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I am working on the proof of the co-area formula for $BV$ functions. Suppose $u\in BV(\Omega)$ then the co-area formula states that $$ \|Du\|(\Omega)=\int_{-\infty}^\infty \|\partial E_t(u)\|(\Omega)\,dt $$ where $E_t(u):=\{x\in\Omega,\, u(x)>t\}$ and $\|\partial E_t(u)\|$ denote the perimeter measure.

The proof of $$ \|Du\|(\Omega)\leq\int_{-\infty}^\infty \|\partial E_t(u)\|(\Omega)\,dt $$ is fine, but for converse Evans & Gariepy use a not very intuitive proof, instead, the proof given by Ambrosio & Fusco & Palla [AFP] is more straight but I have a concern in it. Basically, they also use the idea that $BV$ function can be approx by smooth function in some sense. Indeed, we can obtain a sequence $(u_n)\subset C^\infty(\Omega)\cap W^{1,1}(\Omega)$ such that $u_n\to u$ in $L^1(\Omega)$ and $\|Du_n\|(\Omega)\to \|Du\|(\Omega)$. Then, on AFP they write $$\|Du\|(\Omega)=\lim_{n\to\infty}\|Du_n\|(\Omega)=\\\lim_{n\to\infty} \int_{-\infty}^\infty \|\partial E_t(u_n)\|(\Omega)\,dt\geq\int_{-\infty}^\infty \lim_{n\to\infty} \|\partial E_t(u_n)\|(\Omega)\,dt\geq \int_{-\infty}^\infty \|\partial E_t(u)\|(\Omega)\,dt$$

My concern is on second equality. They are using the fact that for $C^\infty\cap W^{1,1}$ function we have $$ \int_\Omega |Du_n|dx=\|Du_n\|(\Omega)= \int_{\infty}^\infty \|\partial E_t(u_n)\|(\Omega)\,dt \tag 1$$

The only theorem close to statement $(1)$ is the Co-area formula for Lipschitz function which states that if $f$ is Lipschitz, we have $$ \int_\Omega|Df|dx= \int_{-\infty}^\infty H^{N-1}(f=t)\,dt \tag 2$$

So I am trying to use $(2)$ to justify $(1)$.

To do so, we need to prove that $u_n$ is actually Lip, but even if the $L^1$ norm of $\nabla u_n$ is finite, could it implies that $u_n$ is actually Lipschitz? I don't think so.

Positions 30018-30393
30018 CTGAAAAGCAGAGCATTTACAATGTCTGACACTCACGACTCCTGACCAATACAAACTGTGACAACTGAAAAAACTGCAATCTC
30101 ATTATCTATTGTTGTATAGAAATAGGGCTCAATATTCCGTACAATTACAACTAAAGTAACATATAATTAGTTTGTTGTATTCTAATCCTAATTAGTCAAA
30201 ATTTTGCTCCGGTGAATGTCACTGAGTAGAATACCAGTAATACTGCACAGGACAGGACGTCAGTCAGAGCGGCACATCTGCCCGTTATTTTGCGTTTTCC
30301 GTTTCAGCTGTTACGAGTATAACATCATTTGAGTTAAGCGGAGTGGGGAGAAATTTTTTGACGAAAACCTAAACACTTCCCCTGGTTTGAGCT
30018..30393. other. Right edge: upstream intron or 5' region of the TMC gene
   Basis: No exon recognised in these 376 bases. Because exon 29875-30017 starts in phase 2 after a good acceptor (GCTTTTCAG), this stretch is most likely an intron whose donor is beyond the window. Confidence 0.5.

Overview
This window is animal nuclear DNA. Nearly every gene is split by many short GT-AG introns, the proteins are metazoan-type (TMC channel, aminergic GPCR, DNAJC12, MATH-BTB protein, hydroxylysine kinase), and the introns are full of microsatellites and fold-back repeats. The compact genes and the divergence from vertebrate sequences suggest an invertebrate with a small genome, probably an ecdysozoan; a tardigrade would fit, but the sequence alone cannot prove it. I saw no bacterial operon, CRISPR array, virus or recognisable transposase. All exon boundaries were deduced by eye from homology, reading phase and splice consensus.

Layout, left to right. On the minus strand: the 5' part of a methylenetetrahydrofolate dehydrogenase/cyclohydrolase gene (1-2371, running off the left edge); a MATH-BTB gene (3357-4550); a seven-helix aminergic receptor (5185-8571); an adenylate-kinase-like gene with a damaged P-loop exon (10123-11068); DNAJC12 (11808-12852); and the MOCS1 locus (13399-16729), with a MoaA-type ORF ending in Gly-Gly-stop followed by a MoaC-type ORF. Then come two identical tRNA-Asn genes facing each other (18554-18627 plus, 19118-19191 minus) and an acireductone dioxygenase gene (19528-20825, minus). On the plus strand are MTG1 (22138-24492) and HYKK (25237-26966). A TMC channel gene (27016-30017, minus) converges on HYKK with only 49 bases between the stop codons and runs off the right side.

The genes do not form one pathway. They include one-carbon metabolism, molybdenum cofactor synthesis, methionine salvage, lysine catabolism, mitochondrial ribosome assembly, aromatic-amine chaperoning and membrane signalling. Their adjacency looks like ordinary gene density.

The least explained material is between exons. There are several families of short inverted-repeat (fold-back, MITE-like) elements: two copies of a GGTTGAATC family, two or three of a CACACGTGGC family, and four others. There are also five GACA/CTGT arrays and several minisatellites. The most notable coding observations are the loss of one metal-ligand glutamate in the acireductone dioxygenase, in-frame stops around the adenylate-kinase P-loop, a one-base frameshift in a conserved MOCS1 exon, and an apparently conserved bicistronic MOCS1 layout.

Secondly, we should prove that a.e. $t\in \mathbb R$, we have $$ |\partial E_t(u_n)|(\Omega)=H^{N-1}(\{u_n=t\}) \tag 3$$ This part looks fine to me, because if $u_n$ is $C^\infty$, then by Sard theorem, a.e. level set of $u_n$ has smooth boundary and hence $(3)$ hold. Am I right?

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    $\begingroup$ A couple of ideas that may or may not help: 1. Try to see if the coarea formula generalizes in a sensible way to locally Lipschitz functions (then since a $C^1$ function is locally Lipschitz we would be done, assuming this generalization works how it should). 2. Since $C^\infty \cap BV \subset W^{1,1}$, maybe we could try to prove first a coarea formula for this functions (it's a somewhat more natural first candidate because of the factor $\int_\Omega |\nabla u|$, and you have better convergence properties by the Meyer-Serrin theorem). Hopefully this is useful... $\endgroup$ – Jose27 Dec 28 '14 at 6:50
  • $\begingroup$ What is the problem with Evans proof? Claim 2 in Evans proof is just what you need here. Where is the this proof in [AFP] book? $\endgroup$ – Tomás Jan 11 '15 at 11:42
  • $\begingroup$ @Tomás this are no problems with evans proof, but I just like AFP better. The AFP prove you could find it in page 146 $\endgroup$ – spatially Jan 11 '15 at 16:50
  • $\begingroup$ I see @wisher. Have you seen in my last comment the answer for your problem? $\endgroup$ – Tomás Jan 11 '15 at 17:29
  • $\begingroup$ @Tomás of course! Thank you so much for your comments! $\endgroup$ – spatially Jan 11 '15 at 17:32

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